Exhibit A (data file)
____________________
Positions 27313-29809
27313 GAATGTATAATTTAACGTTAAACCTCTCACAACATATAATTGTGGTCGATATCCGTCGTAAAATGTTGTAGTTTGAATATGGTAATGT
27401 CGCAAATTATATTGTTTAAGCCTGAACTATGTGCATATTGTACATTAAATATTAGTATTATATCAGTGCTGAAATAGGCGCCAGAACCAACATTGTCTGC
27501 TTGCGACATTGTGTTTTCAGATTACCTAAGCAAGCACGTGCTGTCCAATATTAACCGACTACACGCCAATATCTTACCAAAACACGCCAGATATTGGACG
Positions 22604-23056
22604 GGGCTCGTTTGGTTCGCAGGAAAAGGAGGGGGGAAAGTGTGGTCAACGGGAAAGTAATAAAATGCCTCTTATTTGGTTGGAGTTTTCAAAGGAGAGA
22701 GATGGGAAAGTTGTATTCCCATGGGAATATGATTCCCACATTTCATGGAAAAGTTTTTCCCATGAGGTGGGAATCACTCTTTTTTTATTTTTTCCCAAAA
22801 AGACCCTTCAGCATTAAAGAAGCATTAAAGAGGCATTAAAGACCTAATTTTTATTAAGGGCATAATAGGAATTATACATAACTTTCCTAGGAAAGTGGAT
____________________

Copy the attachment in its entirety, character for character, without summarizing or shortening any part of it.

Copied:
Positions 27313-29809
27313 GAATGTATAATTTAACGTTAAACCTCTCACAACATATAATTGTGGTCGATATCCGTCGTAAAATGTTGTAGTTTGAATATGGTAATGT
27401 CGCAAATTATATTGTTTAAGCCTGAACTATGTGCATATTGTACATTAAATATTAGTATTATATCAGTGCTGAAATAGGCGCCAGAACCAACATTGTCTGC
27501 TTGCGACATTGTGTTTTCAGATTACCTAAGCAAGCACGTGCTGTCCAATATTAACCGACTACACGCCAATATCTTACCAAAACACGCCAGATATTGGACG
Positions 22604-23056
22604 GGGCTCGTTTGGTTCGCAGGAAAAGGAGGGGGGAAAGTGTGGTCAACGGGAAAGTAATAAAATGCCTCTTATTTGGTTGGAGTTTTCAAAGGAGAGA
22701 GATGGGAAAGTTGTATTCCCATGGGAATATGATTCCCACATTTCATGGAAAAGTTTTTCCCATGAGGTGGGAATCACTCTTTTTTTATTTTTTCCCAAAA
22801 AGACCCTTCAGCATTAAAGAAGCATTAAAGAGGCATTAAAGACCTAATTTTTATTAAGGGCATAATAGGAATTATACATAACTTTCCTAGGAAAGTGGAT